Progressive Christian Channel
Spiritual AND Religious? Yes! Reason #2
I also have friends who never use a prayer book and what I've noticed is, no matter how religious or spiritual they might be, their prayer language falls into patterns. Sometimes the language grates on my nerves. I find it hard to sit still when someone prays a "Jezus, we just wanna" prayer. But it's a formula, and it reflects a certain shared understanding of God, and that much I understand.
The point here is not that genuinely spiritual people don't use shared language and merely religious people do. The point is that if you have a genuine relationship with God and if you have any specific notion of who that God is, you will use language that falls into certain patterns, and you will pray in a lived, extemporaneous fashion.
Avoiding ritual is, in other words, no insurance that you will be deeply connected to God or necessarily spiritual in any sense.
It is also true that some people have been deeply hurt by ostensibly religious people.
First, let me acknowledge the pain, misery, and havoc. I am appalled by the way in which those who describe themselves as religious have brutalized others—and often, the most vulnerable in our society. It is disgusting and damnable.
I have no desire to make excuses for it. No desire to explain it away.
That said, there is no good cause or great purpose that has not been betrayed by predators, hypocrites, and charlatans. We can respond by cutting ourselves off from religion because there are those who have betrayed our beliefs. There is a certain definitive clarity about a choice of that kind. But truth be told, if we were consistent in our logic, then there is not a single aspiration, hope, or high ideal that we would not smother in cynicism.
The prophets didn't criticize priests for being priests. They criticized them for failing to be priestly enough. Jesus cleansed the Temple, not because he wanted to do away with the Temple, but because the Temple was not serving the purposes for which it was built.
It is easy to contemplate dealing with the failings of religion by rejecting religion outright. But Pol Pot, Idi Amin, and Josef Stalin represent examples of cruel and corrupt leaders who were equally destructive, but lacking in religious conviction of any kind.
In other words, the problem doesn't lie with religion, per se, but with us—with our level of dedication and consistency. So, running from religion can be momentarily satisfying, but it hardly fixes anything.
The real problem, of course, is that if religion didn't exist, spiritual people would need to invent religion or something a lot like it—and they do, all the time.
The word "religion" is not a prescriptive term. Uttering it doesn't bring anything into existence. It describes something that already exists. And what already exists are the understandings of God, the patterns of our prayers, the ways in which we live and worship—repeated over and over again, captured and refined in language and behavior that we call "religion."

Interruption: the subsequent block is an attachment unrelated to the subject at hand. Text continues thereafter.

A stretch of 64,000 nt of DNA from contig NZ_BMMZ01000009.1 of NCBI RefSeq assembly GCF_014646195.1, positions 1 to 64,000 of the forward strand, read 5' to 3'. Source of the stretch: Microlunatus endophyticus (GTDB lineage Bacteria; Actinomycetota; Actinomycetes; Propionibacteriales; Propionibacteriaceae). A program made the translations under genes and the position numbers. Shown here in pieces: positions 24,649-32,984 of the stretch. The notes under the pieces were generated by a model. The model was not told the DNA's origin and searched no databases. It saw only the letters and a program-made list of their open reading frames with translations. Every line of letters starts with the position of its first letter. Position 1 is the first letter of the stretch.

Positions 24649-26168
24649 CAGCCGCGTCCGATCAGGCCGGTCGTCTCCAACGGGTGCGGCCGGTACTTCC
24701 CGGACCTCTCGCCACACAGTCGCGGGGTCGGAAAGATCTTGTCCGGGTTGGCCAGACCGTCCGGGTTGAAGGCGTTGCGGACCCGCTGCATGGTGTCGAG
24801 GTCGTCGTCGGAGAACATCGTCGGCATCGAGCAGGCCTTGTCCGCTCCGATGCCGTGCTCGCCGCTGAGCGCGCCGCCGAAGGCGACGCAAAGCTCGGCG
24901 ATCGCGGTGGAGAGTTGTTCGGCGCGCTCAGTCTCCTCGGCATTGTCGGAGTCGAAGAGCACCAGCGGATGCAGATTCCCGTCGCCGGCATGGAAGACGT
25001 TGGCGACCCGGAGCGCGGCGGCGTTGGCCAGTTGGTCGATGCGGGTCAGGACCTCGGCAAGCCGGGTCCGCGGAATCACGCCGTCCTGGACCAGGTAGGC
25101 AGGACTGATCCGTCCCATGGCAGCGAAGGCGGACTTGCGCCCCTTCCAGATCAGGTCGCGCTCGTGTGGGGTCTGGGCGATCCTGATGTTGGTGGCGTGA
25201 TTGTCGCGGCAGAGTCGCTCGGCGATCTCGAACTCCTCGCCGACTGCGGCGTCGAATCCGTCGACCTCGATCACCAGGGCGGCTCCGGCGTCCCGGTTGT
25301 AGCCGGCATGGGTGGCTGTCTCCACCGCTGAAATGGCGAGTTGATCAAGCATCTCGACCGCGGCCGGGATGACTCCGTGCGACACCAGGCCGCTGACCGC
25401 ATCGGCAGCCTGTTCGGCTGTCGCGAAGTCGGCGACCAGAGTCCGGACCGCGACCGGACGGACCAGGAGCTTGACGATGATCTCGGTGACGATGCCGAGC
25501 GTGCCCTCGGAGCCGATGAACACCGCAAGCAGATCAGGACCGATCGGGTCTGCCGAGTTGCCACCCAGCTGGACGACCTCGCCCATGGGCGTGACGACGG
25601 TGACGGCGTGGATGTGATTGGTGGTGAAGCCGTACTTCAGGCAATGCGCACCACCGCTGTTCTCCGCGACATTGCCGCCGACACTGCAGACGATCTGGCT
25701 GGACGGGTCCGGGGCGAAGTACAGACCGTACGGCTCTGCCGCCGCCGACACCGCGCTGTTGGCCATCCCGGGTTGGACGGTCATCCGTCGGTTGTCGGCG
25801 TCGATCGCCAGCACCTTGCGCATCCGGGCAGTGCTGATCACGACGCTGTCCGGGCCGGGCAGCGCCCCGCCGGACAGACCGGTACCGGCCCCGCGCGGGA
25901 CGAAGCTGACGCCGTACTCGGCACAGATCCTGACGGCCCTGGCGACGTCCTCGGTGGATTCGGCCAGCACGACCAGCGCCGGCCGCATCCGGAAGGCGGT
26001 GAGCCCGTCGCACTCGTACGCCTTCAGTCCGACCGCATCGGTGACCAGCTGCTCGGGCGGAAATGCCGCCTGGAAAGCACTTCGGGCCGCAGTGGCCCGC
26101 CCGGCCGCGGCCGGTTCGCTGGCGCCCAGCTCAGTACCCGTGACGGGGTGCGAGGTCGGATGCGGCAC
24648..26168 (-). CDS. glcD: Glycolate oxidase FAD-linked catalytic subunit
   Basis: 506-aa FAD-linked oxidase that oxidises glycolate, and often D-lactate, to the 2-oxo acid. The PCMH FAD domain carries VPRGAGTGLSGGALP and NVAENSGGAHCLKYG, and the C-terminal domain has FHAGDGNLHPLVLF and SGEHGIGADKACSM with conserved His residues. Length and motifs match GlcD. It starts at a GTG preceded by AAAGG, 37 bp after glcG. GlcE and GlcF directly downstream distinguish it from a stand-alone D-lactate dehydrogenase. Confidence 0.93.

Why the patterns? Why religion? Religion exists because it is the only way that spirituality gets traction in people's lives and in history.
Without it, we could not discuss common experiences of God. We could not communicate with one another. And it would not be possible to pass those understandings along from generation to generation.
When ancient Christians began worshipping and living in the way that they did, they didn't say, "Let's found a different religion." In fact, they described what they believed and what they were doing as a "new way."
Conversely, a radically personal, private faith could not be passed along at all. The descriptions we gave would be nonsense, and its content would have no bearing on the lives of others.
So, when we reject "religion" in favor of "spirituality" we might be cutting ourselves off from things that are worth rejecting—things like abuse, hypocrisy, or leaden, self-serving bureaucracy. But we are also cutting ourselves off from the rich history of a spiritual way that cannot be captured and transmitted in any other form.
It's a bit like cutting yourself off from your family because you are sick to death of your crazy uncle and his abusive behavior. It can be satisfying, freeing, and cathartic. It can end-run the need to discriminate between the authentic, extemporaneous, life-giving relationships your family offers and those that are hypocritical, rote, and abusive. But it's still a matter of cutting yourself off from the relationships that gave and give you life.
In time, as you wander more deeply into a faith that is private and personal, you will find yourself asking, "How do I explain this experience to someone else?" or "How do I find help in understanding it?" And suddenly, you will be talking about "religion."
Frederick W. Schmidt is the author of The Dave Test: A Raw Look at Real Life in Hard Times (Abingdon Press: 2013) and several other books, including A Still Small Voice: Women, Ordination and the Church (Syracuse University Press, 1998), The Changing Face of God (Morehouse, 2000), When Suffering Persists (Morehouse, 2001), in Italian translation: Sofferenza, All ricerca di una riposta (Torino: Claudiana, 2004), What God Wants for Your Life (Harper, 2005), Conversations with Scripture: Revelation (Morehouse, 2005) and Conversations with Scripture: Luke (Morehouse, 2009). He holds the Rueben P. Job Chair in Spiritual Formation at Garrett-Evangelical Theological Seminary in Evanston, IL, and directs the Job Institute for Spiritual formation. He is an Episcopal Priest, spiritual director, retreat facilitator, conference leader, writer, and Consulting Editor at Church Publishing in New York. He and his wife, Natalie live in Chicago, Illinois. He can also be reached at: http://frederickwschmidt.com/
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